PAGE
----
Journal 4: Anerras

I believe that one of the greatest mistakes a woman could ever make would be to allow herself to be hindered solely because of her gender, and it is with this sentiment that I would choose to live on Anarres and not Urras.

Truth be told, Urras did initially have some appeal to me, what with its lush landscape, abundant resources, and ornate society, but that appeal was immediately tarnished by the incredibly sexist manner in which the Urrasti women are treated. There is absolutely no question in my mind that living on a beautiful and stable planet is simply not worth the surrendering of my education, career prospects, and overall rights, especially considering the fact that I have never desired to be a mother or a wife. In contrast, Anarres, as Shevek displays through his inability to see women as second class citizens, is at least a place of acceptance and equality in regards to gender. The land may be arid and the resources scarce, but everyone has the potential to contribute to society and make something of themselves, hard as they may have to work.

Another major issue that I have with Urras is the fact that human empathy in general is so frighteningly absent — everything is done for profit and personal benefit. People are so preoccupied with material things and general ownership they are, in fact, willing to completely ignore the plights of others, as evidenced by the fact that great poverty exists in A-Io at the same time that the higher-ups are living lives of luxury and excess. In some cases, even, people are willing to worsen the plights of others for their own self-interest, as Shevek fully realizes when he states, “You cannot act like a brother to other people, you must manipulate them, or command them, or obey them, or trick them” (Le Guin 346). Truly, no one is willing to stand on equal ground with anyone else — they are always fighting to be alone at the very top, choosing isolation in exchange for power and materialism.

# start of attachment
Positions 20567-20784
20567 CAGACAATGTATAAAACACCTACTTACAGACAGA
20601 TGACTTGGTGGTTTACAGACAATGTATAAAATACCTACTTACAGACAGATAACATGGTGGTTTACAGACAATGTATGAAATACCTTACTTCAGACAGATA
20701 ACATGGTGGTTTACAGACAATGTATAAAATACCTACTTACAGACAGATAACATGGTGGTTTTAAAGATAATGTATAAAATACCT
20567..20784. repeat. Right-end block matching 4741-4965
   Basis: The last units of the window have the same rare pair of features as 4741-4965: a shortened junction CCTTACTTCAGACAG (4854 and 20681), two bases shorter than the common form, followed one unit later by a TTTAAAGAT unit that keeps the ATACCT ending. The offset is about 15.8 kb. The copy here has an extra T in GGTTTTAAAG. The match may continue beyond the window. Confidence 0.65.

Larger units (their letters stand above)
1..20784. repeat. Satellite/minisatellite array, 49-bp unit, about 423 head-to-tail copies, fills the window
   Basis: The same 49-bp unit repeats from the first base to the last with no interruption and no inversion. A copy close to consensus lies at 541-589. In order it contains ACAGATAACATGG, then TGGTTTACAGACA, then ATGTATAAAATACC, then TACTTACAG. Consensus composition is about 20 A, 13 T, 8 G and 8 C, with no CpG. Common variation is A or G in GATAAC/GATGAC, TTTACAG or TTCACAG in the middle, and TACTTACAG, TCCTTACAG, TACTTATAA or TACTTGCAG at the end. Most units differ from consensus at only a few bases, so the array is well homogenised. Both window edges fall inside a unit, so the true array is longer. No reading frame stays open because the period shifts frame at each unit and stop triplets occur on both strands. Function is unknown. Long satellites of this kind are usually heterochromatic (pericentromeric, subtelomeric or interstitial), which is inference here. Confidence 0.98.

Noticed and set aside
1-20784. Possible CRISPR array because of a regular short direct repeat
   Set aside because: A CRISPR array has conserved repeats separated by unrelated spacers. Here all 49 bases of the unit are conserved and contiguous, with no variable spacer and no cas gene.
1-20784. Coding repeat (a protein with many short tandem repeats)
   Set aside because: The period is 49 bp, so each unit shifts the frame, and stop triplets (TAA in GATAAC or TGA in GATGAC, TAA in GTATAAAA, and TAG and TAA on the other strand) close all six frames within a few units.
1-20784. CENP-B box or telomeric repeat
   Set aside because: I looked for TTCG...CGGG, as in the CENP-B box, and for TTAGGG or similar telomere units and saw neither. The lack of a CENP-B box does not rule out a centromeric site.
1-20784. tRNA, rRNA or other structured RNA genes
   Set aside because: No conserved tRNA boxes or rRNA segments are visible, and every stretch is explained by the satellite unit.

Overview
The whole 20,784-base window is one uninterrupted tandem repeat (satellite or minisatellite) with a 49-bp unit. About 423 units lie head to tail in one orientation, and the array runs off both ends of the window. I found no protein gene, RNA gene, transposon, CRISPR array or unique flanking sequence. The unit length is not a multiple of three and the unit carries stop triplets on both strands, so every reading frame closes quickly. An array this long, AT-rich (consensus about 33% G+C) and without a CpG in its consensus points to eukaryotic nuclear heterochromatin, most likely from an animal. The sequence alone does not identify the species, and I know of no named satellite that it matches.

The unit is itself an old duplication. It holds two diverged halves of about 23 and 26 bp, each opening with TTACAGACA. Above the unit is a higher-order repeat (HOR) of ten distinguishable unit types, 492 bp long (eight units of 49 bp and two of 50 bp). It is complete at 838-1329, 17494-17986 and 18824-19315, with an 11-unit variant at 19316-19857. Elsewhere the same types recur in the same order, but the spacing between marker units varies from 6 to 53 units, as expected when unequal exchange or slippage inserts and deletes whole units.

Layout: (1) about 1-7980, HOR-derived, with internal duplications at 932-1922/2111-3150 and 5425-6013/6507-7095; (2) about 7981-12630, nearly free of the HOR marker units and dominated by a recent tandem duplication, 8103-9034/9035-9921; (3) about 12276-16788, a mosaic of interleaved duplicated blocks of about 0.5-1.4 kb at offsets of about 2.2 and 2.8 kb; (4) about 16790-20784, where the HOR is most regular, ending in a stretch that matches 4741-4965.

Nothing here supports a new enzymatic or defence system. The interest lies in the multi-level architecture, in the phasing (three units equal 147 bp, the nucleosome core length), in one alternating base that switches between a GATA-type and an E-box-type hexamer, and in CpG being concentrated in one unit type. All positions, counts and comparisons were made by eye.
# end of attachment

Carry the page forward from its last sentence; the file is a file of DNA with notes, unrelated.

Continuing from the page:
Anarres, however, is a society of sharing, of aiding others solely because that is the right thing to do. And, while the ideas that one cannot own anything and everything is to be done for group benefit seem extreme to me, I would rather live under those universal constraints than the social and gender-related constraints of Urras. Even Anarres’s lack of central government is more appealing than the corrupt one on Urras, as people are allowed to make their own decisions and thus learn to cooperate, sacrifice, and share to survive.

Granted, I am not insinuating that Anarres is without flaw — as I previously said, the terrain is terrible, the weather harsh, and the resources limited — I am simply stating that it seems like a world in which people are more capable of being themselves, of choosing their own paths and learning the value of their fellow humans. And while there are certainly societal constraints, none of them are so unjust in my eyes as the sexism and class segregation on Urras.

As Shevek said, “There is no freedom [on Urras]. It is a box — Urras is a box, a package, with all the beautiful wrapping … and what is inside of it? A black cellar full of dust, and a dead man… I have been in Hell at last… it is Urras” (Le Guin 347). To endure Hell and allow suffering, I can conclude, is not worth the beauty of it all.

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